Wealth check: 'Can I afford to retire gracefully?'
Each week we give 'Independent on Sunday' readers a financial makeover
Sunday 31 October 2004
Now 56, Pat Davison had her heart set on retiring early but is aware she may have to put her dream on hold.
"I really wanted to retire at 60 but this is looking uncertain and I think I'll probably have to work on to 62," she says. "I've been divorced for 15 years, so whatever happens is down to me."
To start with, she pays 8 per cent of her salary - £178 a month - into a company pension scheme with Norwich Union, to which her employer adds 3 per cent of her salary.
She also has money invested in a Standard Life private pension, two Legal & General (L&G) plans (including a pot for additional voluntary contributions) and a final salary scheme run by AstraZeneca, the pharmaceuticals company where she worked before joining her current employer.
A previous financial adviser told Pat these payouts should add up to more than £11,000 a year when she reaches the age of 65. But she is not sure how accurate these projections are.
Pat transfers £150 a month into a Royal Bank of Scotland (RBS) deposit account; she now has £2,500 with RBS, earning 1.55 per cent interest. She has been planning to open a mini cash individual savings account (ISA) for some time but hasn't yet got round to it. She also has £100 in premium bonds.
Her other investments, which date back to 2000, have yet to bear fruit, she says. A £2,000 lump sum invested in a Jupiter "cautious managed" equity ISA is currently worth about £1,600, while £3,000 invested in a Friends Provident with-profits bond had a £2,625.31 encashment value in February.
Pat is unimpressed: "Neither investment has performed very well - and I'm not sure whether to keep them."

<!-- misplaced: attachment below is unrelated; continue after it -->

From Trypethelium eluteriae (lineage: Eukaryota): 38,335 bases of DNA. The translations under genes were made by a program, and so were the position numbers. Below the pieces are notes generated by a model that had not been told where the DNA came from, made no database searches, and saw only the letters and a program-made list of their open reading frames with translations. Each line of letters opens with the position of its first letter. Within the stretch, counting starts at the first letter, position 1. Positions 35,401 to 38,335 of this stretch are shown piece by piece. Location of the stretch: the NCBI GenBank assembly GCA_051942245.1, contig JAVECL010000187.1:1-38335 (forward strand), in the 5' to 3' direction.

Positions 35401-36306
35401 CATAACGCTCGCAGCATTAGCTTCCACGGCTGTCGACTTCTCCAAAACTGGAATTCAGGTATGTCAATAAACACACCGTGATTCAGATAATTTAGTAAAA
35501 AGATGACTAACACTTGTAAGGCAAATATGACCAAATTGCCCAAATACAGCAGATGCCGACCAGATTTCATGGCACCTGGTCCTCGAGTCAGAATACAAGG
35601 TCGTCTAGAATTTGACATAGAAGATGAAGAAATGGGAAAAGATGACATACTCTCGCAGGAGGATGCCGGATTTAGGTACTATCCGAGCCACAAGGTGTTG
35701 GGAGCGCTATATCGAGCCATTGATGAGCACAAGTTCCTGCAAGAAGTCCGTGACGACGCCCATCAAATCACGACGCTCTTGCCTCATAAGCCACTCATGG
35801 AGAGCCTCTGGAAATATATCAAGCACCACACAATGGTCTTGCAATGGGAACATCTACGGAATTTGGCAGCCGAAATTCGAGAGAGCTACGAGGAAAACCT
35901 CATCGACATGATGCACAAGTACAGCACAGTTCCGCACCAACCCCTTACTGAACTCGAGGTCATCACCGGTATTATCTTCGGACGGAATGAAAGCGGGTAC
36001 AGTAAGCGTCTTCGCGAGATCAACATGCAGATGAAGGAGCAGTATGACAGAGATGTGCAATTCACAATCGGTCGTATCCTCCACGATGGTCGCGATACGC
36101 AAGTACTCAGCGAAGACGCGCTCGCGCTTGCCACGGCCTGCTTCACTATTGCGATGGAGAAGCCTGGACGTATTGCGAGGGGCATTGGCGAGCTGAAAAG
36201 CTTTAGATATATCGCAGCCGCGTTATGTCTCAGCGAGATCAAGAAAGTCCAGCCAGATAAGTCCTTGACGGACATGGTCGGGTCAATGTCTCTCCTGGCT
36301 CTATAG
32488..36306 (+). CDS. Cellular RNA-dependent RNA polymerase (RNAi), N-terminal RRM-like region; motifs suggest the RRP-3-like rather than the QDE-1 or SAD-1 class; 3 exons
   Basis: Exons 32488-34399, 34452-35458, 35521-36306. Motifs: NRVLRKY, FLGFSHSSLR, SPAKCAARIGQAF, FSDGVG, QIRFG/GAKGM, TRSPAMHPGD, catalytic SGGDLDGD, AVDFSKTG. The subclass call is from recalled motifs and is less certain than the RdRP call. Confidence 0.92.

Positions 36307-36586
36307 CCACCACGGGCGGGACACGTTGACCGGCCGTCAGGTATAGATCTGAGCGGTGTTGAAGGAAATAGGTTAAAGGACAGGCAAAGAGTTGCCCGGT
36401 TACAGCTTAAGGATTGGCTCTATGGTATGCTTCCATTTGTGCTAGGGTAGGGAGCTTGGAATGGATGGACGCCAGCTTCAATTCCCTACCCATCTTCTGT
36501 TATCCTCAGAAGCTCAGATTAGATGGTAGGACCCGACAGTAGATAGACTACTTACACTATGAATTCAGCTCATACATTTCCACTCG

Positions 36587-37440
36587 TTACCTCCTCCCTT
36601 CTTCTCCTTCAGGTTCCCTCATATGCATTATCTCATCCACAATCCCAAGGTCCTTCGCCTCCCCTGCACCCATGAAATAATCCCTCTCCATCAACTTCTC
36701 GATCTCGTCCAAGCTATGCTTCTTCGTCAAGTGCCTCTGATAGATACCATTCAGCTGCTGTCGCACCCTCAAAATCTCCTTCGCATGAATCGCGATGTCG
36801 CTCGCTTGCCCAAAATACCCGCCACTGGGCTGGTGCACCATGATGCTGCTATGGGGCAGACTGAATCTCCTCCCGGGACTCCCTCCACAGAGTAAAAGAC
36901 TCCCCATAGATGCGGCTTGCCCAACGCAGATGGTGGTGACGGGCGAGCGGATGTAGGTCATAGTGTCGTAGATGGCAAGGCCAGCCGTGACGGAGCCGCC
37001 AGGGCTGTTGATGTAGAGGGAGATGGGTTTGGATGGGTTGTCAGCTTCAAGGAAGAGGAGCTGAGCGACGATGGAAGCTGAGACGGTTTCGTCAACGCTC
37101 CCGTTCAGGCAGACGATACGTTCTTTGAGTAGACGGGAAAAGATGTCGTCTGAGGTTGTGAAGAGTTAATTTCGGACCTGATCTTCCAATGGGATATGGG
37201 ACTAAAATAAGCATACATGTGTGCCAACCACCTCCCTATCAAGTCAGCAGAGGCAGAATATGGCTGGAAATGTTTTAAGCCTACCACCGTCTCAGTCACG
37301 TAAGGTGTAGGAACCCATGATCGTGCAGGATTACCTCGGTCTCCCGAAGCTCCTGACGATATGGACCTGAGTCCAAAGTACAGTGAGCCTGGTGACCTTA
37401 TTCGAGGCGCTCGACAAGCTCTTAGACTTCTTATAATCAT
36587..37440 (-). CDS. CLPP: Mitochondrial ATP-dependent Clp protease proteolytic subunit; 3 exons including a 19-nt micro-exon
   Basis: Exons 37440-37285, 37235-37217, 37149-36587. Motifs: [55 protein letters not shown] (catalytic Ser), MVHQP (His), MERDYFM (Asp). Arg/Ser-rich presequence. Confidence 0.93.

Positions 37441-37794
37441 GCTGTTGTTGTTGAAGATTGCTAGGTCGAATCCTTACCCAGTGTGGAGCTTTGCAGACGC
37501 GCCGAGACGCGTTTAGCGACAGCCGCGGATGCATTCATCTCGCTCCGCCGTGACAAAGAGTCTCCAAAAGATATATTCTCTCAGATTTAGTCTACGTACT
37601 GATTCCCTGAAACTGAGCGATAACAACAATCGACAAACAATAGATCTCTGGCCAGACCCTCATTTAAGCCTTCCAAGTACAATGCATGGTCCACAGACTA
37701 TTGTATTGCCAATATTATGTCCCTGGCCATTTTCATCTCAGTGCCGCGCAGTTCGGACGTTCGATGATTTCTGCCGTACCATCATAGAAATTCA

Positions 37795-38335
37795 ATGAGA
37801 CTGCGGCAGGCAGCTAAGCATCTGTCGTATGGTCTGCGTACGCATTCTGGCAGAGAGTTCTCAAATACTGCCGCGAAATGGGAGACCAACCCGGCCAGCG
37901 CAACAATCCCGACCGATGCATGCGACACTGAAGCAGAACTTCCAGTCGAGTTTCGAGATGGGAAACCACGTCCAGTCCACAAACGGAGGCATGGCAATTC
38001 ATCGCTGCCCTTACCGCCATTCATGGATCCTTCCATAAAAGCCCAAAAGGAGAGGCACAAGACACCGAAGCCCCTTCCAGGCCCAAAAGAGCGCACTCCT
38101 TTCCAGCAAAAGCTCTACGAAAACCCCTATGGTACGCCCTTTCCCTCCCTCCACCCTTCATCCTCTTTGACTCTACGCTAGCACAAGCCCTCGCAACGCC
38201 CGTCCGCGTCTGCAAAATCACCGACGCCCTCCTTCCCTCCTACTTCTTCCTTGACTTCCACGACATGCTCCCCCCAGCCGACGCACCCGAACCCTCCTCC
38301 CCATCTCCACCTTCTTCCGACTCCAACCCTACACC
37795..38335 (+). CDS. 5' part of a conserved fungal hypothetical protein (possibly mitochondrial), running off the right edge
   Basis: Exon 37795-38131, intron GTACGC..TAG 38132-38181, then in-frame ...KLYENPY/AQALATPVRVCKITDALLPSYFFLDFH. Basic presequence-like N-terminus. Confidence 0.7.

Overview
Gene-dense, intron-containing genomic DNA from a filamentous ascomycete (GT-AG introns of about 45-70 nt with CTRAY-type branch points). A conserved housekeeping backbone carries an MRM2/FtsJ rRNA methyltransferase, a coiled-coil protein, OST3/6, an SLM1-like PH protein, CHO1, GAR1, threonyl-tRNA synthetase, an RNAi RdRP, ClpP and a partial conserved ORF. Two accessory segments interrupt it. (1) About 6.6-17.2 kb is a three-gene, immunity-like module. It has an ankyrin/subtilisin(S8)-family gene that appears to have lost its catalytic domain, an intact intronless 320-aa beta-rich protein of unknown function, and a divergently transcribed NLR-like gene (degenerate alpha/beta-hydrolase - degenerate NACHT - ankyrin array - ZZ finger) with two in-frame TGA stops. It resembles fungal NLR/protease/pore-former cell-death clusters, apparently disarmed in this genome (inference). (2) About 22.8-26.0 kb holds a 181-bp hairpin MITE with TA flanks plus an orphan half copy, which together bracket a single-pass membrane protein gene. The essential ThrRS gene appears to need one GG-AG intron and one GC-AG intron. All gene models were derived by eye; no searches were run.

She remortgaged her £155,000 home with Skipton building society in April and now has a £58,000 repayment mortgage set at a fixed rate of 4.99 per cent for the next three years. Her basic repayments come to £610 a month, but she has just started to overpay by £150 a month.
Pat's employer provides death-in-service benefits as well as Bupa private health cover.
Although it's not something she wants to consider, Pat stands to benefit from a likely £60,000 inheritance after the death of her mother, who is 96 this year.
She also has two adult sons, one of whom will probably move to Australia. If this happens, she will want to visit frequently, so a fund for travel expenses will be an essential part of her financial planning.
Interview by Sam Dunn
Pat Davison, 56, from Manchester Job: human resources manager Income: £34,500 Savings: £2,500 in a bank account Investments: £2,000 invested in an equity ISA; £3,000 in a with-profits bond; £100 in premium bonds Goal: to unpick tangled pension and retire as soon as possible
The forecast painted a rosy picture, but nurture that pension and it will bear fruit
Her mixed bag of company pensions might give Pat only £6,000 a year instead of £11,000, warns Ben Yearsley of independent financial adviser (IFA) Hargreaves Lansdown. However, Mr Yearsley believes she has two strong retirement savings schemes that are definitely worth keeping and one that is worth adding to.
Pat's savings and investments could work a lot harder, says Anna Bowes of IFA Chase de Vere. An immediate switch to a mini cash ISA is a must.